Man Accused of Trying to Join al-Qaeda Ally Loses Bail

Abdella Ahmad Tounisi, the suburban Chicago teenager accused of trying to join an al-Qaeda ally in Syria, must remain in federal custody, a U.S. judge ruled.

U.S. District Judge Edmond E. Chang in Chicago today reversed a federal magistrate’s decision yesterday to let Tounisi, 18, be released into his father’s custody and confined with electronic monitoring to his Aurora, Illinois, home.

Federal agents arrested Tounisi on April 19 at O’Hare International Airport as he was about to board a flight to Istanbul with plans to travel on to Syria, according to a Federal Bureau of Investigation statement issued April 20.

“The record, as it stands, demonstrates to me there are no conditions that can reasonably assure his appearance” at trial, Chang ruled after a court hearing today.

At the hearing, prosecutor William Ridgway argued that Tounisi was both a flight risk and a danger to the community.

Tounisi pressed on with efforts to join Jabhat al-Nusrah, listed by the U.S. State Department as an alias for al-Qaeda in Iraq, a designated foreign terrorist organization, even after a close friend was arrested by the FBI and Tounisi was questioned by federal agents, Ridgway said.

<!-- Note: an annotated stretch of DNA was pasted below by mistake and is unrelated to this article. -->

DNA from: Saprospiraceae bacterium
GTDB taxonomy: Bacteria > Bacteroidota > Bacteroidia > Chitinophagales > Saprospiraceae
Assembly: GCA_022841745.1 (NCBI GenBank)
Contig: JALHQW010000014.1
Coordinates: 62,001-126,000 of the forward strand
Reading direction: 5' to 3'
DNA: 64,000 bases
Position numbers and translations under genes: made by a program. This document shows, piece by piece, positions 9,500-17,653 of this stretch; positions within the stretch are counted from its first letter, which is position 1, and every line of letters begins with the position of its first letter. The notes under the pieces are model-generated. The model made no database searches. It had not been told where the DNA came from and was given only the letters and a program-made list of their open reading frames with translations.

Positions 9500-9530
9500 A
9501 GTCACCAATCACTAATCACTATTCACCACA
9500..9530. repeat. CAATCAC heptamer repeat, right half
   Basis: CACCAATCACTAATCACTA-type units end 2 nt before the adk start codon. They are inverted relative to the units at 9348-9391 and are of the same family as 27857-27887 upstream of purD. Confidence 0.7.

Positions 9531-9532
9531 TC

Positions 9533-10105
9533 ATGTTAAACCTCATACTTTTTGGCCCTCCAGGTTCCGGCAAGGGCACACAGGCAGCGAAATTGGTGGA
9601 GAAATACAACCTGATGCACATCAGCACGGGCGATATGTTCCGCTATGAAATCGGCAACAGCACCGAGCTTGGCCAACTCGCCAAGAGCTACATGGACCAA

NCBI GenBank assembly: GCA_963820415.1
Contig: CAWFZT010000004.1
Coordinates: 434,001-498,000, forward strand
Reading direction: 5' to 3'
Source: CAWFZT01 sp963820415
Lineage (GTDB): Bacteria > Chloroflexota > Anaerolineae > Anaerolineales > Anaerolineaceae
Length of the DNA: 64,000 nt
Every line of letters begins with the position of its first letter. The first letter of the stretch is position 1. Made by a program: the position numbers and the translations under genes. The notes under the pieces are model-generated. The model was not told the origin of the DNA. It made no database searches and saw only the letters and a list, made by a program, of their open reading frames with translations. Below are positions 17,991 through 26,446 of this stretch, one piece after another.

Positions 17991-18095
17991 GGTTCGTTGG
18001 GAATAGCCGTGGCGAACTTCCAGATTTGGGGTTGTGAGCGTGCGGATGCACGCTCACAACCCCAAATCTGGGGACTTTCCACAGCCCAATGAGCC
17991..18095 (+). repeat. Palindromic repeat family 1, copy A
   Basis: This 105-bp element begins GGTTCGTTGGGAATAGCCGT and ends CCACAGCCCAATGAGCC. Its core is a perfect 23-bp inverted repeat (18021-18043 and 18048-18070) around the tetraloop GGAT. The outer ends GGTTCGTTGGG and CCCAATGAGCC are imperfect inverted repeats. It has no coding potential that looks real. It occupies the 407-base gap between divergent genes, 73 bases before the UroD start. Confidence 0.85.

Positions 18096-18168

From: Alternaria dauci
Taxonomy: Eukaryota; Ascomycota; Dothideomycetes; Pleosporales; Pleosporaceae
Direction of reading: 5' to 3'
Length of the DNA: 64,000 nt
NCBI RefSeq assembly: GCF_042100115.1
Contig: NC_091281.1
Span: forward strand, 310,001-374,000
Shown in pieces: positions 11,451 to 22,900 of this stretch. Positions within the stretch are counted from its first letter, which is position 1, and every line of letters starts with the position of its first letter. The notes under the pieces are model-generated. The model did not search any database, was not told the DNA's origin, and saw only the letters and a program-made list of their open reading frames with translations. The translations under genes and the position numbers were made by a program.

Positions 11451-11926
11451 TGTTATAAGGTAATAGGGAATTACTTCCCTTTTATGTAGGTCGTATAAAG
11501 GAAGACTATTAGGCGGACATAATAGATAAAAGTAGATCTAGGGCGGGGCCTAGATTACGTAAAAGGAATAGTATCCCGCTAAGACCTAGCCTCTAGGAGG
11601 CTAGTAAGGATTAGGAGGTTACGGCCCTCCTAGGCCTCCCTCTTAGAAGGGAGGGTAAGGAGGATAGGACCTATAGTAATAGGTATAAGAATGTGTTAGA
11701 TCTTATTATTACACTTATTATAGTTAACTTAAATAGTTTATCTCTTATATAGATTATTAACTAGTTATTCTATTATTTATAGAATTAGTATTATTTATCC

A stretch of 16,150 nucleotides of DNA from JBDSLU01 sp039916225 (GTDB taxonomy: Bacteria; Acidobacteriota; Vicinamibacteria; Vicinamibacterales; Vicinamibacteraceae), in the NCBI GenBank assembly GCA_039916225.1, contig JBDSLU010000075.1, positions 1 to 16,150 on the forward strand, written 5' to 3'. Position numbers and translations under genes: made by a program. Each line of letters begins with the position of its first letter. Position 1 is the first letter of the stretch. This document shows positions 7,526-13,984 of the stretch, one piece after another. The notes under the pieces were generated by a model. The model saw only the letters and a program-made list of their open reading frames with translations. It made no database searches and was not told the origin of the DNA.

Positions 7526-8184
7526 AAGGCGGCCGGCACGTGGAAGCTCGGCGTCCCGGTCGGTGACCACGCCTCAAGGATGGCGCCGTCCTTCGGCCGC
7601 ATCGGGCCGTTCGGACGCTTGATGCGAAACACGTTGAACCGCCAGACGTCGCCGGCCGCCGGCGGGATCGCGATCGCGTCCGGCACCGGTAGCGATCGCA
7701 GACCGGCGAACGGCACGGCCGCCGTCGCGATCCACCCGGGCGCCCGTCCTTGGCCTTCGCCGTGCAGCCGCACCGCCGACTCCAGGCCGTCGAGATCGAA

Sting Operation

The friend, Adel Daoud, 19, was apprehended in September in an FBI sting operation after trying to detonate a bomb outside a bar in downtown Chicago. The bomb was a phony supplied to him by an undercover federal agent. Daoud has pleaded not guilty and is being held pending trial.

U.S. Magistrate Judge Daniel G. Martin said yesterday that Tounisi was entitled to a presumption of innocence and, calling the decision “close,” concluded the defendant could be safely confined to his parents’ home under his father’s supervision.

Tounisi’s lawyer, Molly Armour, told Chang today that her client isn’t a flight risk and that his father and members of his community, about 30 of whom filled the magistrate’s courtroom yesterday, would take an active role in assuring Tounisi’s compliance with the terms of his release.

“It’s unusual to see that level of community support,” she said.

Because Tounisi persisted with his plans after Daoud’s arrest, after being questioned and after warnings from family members, Chang said he had “little confidence” the support community Armour described could contain him.

“I must not undermine the presumption of innocence,” the judge said. “At the same time, the Constitution does permit pretrial detention if the facts warrant it.”

The case is U.S. v. Tounisi, 13-cr-00328, U.S. District Court, Northern District of Illinois (Chicago).

To contact the reporter on this story: Andrew Harris in the Chicago federal courthouse at

aharris16@bloomberg.net

To contact the editor responsible for this story: Michael Hytha at mhytha@bloomberg.net

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